Gastropod phylogeny, biogeography and shell shape evolution
CitationCunha, Tauana. 2019. Gastropod phylogeny, biogeography and shell shape evolution. Doctoral dissertation, Harvard University, Graduate School of Arts & Sciences.
AbstractGastropods are the most speciose invertebrates in modern oceans, with impressive morphological disparity and fossil diversity. These snails, limpets and slugs represent an old animal radiation, with more than 450 million years. This dissertation combines different sources of data into an integrative research program on gastropod evolution. Despite numerous previous studies, ancient divergences in the gastropod tree remain contentious and largely unresolved. In Chapter 1, I resolve deep relationships between the main gastropod lineages by expanding taxon sampling with new transcriptomes, and by using several inference methods to account for sources of error in phylogenomic datasets. I find one congruent and well supported topology, in which vetigastropods and patellogastropods are sister taxa, and neritimorphs are the sister group to apogastropods. In Chapter 2, I use the same strategy to target old divergences between superfamilies and families of Vetigastropoda (abalones, keyhole limpets, turban snails). With the first comprehensive phylogenomic tree for the group, I discuss how previous studies seem to have been greatly affected by methodological artifacts. In Chapter 3, I study the evolution of shell morphospace with hundreds of vetigastropod fossils from the Mesozoic and early Cenozoic eras. Intensification of predation at this time is hypothesized as a driving force for the evolution of putatively better defended, low-spired shells, but long-term quantitative data is scarce. I find that the most highly spired shells disappear by the Cretaceous, while shorter shells become more common. I further observe a large morphospace expansion in the Paleogene occupied by keyhole limpets with wider openings and flat shells. Trends by family indicate that such changes were not driven by a turnover of families with different shapes, but by the independent evolution of shell shape in different families. Chapter 4 focuses on the family Fissurellidae, leading to changes in classification for these globally distributed keyhole limpets. I reconstruct a calibrated phylogeny, estimating that crown fissurellids originated in the Jurassic around 175 mya. With a biogeographical reconstruction, I then infer an Indo-West Pacific origin for the family, with a westward colonization of new oceans via the Tethys Seaway upon the breakup of the supercontinent Pangea.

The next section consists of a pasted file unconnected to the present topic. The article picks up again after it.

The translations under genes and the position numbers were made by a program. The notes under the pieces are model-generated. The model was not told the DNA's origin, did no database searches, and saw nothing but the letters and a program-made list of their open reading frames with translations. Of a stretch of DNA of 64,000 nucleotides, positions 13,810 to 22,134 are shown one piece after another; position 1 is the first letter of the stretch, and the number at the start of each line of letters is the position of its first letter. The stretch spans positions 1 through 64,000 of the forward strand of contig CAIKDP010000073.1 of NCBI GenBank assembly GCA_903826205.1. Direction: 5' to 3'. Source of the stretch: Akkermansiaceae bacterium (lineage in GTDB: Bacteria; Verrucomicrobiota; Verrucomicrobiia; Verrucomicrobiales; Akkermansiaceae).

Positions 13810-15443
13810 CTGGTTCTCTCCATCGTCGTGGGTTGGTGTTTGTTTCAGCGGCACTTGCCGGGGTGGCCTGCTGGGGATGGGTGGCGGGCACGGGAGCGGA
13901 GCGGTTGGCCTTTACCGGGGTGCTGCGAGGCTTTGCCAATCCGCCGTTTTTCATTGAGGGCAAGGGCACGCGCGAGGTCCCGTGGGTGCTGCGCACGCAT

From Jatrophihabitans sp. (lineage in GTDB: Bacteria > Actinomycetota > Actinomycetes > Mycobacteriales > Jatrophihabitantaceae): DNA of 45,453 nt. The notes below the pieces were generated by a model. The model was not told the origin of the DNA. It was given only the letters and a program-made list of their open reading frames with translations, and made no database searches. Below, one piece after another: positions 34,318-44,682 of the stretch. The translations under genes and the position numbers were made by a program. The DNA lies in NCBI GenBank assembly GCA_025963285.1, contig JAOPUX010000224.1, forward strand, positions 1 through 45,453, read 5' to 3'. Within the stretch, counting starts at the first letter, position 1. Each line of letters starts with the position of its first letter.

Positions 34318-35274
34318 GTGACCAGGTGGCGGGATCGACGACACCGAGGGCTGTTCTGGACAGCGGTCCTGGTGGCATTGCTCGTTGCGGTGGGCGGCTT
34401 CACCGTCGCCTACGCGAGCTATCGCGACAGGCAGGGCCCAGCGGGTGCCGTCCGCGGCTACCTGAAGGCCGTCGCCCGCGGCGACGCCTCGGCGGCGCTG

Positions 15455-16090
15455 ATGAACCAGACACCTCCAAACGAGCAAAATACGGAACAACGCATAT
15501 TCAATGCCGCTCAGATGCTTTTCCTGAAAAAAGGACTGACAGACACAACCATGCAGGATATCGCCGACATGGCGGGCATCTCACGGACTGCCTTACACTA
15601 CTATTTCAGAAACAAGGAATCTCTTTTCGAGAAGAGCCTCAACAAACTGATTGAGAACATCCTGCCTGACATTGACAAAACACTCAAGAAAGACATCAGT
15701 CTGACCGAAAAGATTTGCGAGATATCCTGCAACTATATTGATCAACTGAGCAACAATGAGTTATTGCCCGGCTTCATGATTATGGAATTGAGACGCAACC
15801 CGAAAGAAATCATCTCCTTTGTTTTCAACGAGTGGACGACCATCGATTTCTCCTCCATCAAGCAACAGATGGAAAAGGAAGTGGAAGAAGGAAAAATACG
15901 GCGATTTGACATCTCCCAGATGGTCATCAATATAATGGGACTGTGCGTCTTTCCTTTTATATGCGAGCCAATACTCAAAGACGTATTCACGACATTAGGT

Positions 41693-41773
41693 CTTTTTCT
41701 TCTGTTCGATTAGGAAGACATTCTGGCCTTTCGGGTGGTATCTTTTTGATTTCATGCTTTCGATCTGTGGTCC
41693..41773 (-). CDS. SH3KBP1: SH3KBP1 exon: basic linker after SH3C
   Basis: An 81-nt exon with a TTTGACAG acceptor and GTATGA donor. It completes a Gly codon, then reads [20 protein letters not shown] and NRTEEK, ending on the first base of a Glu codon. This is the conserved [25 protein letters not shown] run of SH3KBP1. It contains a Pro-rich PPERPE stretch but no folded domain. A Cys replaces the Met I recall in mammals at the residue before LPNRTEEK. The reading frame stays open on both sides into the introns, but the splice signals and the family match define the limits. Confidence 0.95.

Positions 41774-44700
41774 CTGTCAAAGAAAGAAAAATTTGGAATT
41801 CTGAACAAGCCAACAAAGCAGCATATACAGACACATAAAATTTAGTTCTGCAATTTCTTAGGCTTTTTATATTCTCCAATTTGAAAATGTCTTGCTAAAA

Citable link to this pagehttp://nrs.harvard.edu/urn-3:HUL.InstRepos:42013122
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